Jerusalem: 3000 Years of History, 3000 Opinions


Experience Reflection by Scott Boxer

 

Not long after President Trump announced the US recognition of Jerusalem as the capital of Israel, countries around the world reacted. They spoke about the “gravity of consequences,” as Palestinian Authority President Abbas put it, and threatened to cut diplomatic ties with Israel, like Turkish President Recep Tayyip Erdogan.

Not long after President Trump announced the US recognition of Jerusalem as the capital of Israel, Prime Minister Netanyahu called the announcement “courageous and just.” Trump’s Evangelical base praised him for the move, fulfilling one of his campaign promises they held to be one of the most important.

Also not long after President Trump announced the US recognition of Jerusalem as the capital of Israel, I spent an overcast December day wandering the corridors and stone paths of the Old City of Jerusalem. What was the biggest thing I took away from this day of exploring? That no op-ed, no official statement or speech, no Presidential decree or UN resolution could even begin to encompass the complexities and importance of Jerusalem.

 

 

Of course, I feel a strong connection to Jerusalem. I lived there for half a year. I can tell you all the shortcuts to the Kotel and the best shawarma and falafel places and bars throughout the city. I understand and embrace the history and spirituality that connects the Jewish people to the city for the last 3000 years and longer. But I also understand that it’s important to billions of others because their faiths and national histories run through the winding alleyways of this beautiful city. It’s nearly impossible to deny this: the bells of the Church of the Holy Sepulchre that toll every hour, and the shining golden dome and the muezzin’s call from the Temple Mount/Haram al-Sharif make the Christian and Muslim presence in Jerusalem known to all who enter.

To explore the city, and to do so with all of this in mind, is the only way to begin to comprehend the situation around Jerusalem, and explains why nobody can truly know what effect this move by the Trump administration will have.

You must have a day like mine to understand. Start your day putting a note in the Kotel and davening Shacharit at the Kotel, the closest spot to the holiest place in the world for Jews. Take in the atmosphere as Haredi rabbi davens next to a family from America celebrating their young son’s bar mitzvah, all next to a group of Birthright participants coming home for the first time.

From here, walk to the Muslim quarter and find the Suq el-Qatanin, the Cotton Market. Walk down its dimly lit path and walk up the first step at the end, but don’t be surprised when the Israeli police at the top tell you to walk no further, or risk offending Muslim worshippers by entering the third holiest site in Islam from a Muslim only entrance. From here, you can catch a glimpse of the Dome of the Rock, the gold dome shining in your eyes and the blue tiles on the walls forming infinite intricate patterns. Grab a cup of Arab coffee or tea at the shop by the stairs, tell Musa the shop owner, “shukran” (thank you), and drink the strongest drink of your life. Smell the tobacco, listen to the old men argue as they play backgammon, and even try to join them in their arguments.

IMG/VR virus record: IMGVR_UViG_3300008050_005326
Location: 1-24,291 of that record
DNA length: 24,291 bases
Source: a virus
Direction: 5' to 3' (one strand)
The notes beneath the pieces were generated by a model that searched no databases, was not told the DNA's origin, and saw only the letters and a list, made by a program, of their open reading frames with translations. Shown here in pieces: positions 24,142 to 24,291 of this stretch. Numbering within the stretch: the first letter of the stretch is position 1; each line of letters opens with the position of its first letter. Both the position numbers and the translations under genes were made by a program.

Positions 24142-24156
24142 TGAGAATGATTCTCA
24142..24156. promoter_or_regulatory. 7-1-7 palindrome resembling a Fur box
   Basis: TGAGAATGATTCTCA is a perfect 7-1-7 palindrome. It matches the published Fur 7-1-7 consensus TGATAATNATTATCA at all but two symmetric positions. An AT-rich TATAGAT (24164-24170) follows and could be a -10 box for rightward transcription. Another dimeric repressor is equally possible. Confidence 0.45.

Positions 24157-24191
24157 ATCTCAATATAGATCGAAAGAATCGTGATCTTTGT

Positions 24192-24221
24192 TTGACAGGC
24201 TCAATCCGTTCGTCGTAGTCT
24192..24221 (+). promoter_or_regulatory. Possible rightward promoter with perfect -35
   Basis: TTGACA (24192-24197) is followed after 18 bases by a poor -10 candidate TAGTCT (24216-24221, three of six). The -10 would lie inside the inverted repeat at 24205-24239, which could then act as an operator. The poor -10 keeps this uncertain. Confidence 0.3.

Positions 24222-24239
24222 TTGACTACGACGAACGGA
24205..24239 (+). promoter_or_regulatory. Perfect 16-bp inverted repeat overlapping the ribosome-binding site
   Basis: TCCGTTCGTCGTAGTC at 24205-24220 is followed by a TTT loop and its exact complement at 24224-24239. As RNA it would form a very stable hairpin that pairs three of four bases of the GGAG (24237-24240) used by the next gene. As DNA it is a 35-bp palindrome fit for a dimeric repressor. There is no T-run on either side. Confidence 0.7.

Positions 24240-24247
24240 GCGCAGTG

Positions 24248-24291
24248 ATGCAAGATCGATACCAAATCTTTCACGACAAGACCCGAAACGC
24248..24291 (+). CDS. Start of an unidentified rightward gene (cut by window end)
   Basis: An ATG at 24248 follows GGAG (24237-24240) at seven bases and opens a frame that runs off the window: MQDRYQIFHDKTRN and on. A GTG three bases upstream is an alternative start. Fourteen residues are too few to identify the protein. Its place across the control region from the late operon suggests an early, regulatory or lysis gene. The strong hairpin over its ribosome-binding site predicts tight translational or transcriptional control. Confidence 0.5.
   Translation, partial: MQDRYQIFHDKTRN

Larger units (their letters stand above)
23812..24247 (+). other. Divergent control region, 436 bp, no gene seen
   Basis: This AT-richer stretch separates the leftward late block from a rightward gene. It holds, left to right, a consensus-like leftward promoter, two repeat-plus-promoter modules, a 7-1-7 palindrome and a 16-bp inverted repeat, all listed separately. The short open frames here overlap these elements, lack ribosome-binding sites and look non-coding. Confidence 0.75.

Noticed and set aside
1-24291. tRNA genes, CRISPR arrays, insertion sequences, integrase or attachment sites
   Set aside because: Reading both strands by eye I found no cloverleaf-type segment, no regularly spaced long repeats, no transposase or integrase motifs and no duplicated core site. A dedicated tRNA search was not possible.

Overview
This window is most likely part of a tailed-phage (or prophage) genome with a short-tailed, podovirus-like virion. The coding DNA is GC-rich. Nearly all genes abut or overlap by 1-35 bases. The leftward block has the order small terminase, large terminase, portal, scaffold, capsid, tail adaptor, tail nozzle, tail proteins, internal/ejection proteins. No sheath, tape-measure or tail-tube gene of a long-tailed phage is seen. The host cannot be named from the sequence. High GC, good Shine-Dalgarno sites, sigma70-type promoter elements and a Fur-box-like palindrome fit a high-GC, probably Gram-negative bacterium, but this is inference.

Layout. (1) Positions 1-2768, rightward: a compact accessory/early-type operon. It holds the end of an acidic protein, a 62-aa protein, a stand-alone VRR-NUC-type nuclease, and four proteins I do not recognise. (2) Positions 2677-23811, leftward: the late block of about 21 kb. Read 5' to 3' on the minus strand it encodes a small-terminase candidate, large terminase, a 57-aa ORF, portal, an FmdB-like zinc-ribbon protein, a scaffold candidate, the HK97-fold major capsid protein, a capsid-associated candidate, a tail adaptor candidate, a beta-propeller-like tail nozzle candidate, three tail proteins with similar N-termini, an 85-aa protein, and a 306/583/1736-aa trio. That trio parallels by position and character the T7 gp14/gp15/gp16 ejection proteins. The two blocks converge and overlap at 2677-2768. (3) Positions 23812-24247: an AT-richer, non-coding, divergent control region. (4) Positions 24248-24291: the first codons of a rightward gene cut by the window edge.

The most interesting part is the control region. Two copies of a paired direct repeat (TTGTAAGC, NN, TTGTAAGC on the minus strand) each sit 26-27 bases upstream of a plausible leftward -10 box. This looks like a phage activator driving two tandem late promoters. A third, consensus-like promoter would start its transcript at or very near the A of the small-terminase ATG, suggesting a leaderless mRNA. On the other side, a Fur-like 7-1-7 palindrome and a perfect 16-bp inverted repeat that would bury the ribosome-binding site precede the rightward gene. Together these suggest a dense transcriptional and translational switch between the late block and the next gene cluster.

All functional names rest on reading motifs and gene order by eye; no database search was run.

Meet the Muslim fabric seller whose family has been in Jerusalem for almost 1000 years and who is the third generation to be selling fabric for garments the custodians of the Church of the Holy Sepulchre and for Orthodox Jewish men. Ask him what he thinks of the divisiveness and sometimes hatred between the three main religions of the city. Hear him explain that he just wants what is good for people and what is good for business, that people can live as they want as long as they can live together.

 

 

If you are lucky enough to be there at the right time of the year, light Chanukah candles with the Jewish family whose address makes a political statement by being right in the middle of the Muslim quarter. You don’t need to agree with them, and you can feel uncomfortable with their choice to make such a potentially provocative move. But remember that these people still are trying to live their lives, dealing with some neighbors who accept their presence and others who don’t, like the eight-year-old child who, with his limited English ability, told me “leave here, Jew! You not welcome here!”

Jerusalem is a city for the passionate. Those passionate about peace and coexistence, those passionate about their religion and nation, and those passionate about doing anything to stop the other religion or nation. Sometimes you will see beautiful things there, sometimes you will see things that will make you question why so many people love this city. In one day you can feel like you are being welcomed like royalty into a person’s coffee shop and then be spit upon by your religious compatriots simply for not agreeing with them. Jerusalem is many things and inspires many reactions. But the one thing it is not is this: it is not something which can be boiled down into a few hundred words, not even these few hundred words. Only those who experience it; those who hold their beliefs close, but not so close that they seem to be the only valid and moral beliefs; those who go out and explore can understand it. Walk its alleys, climb its walls, drink its coffee, listen to its bells and muezzins and shofars. If nobody does that, then it will be doomed to be a terribly misunderstood square mile for all of eternity.

 

 

Scott Boxer

Scott is a sophomore studying International Relations. He is currently president of AU Students for Israel and is a Hasbara Fellow.

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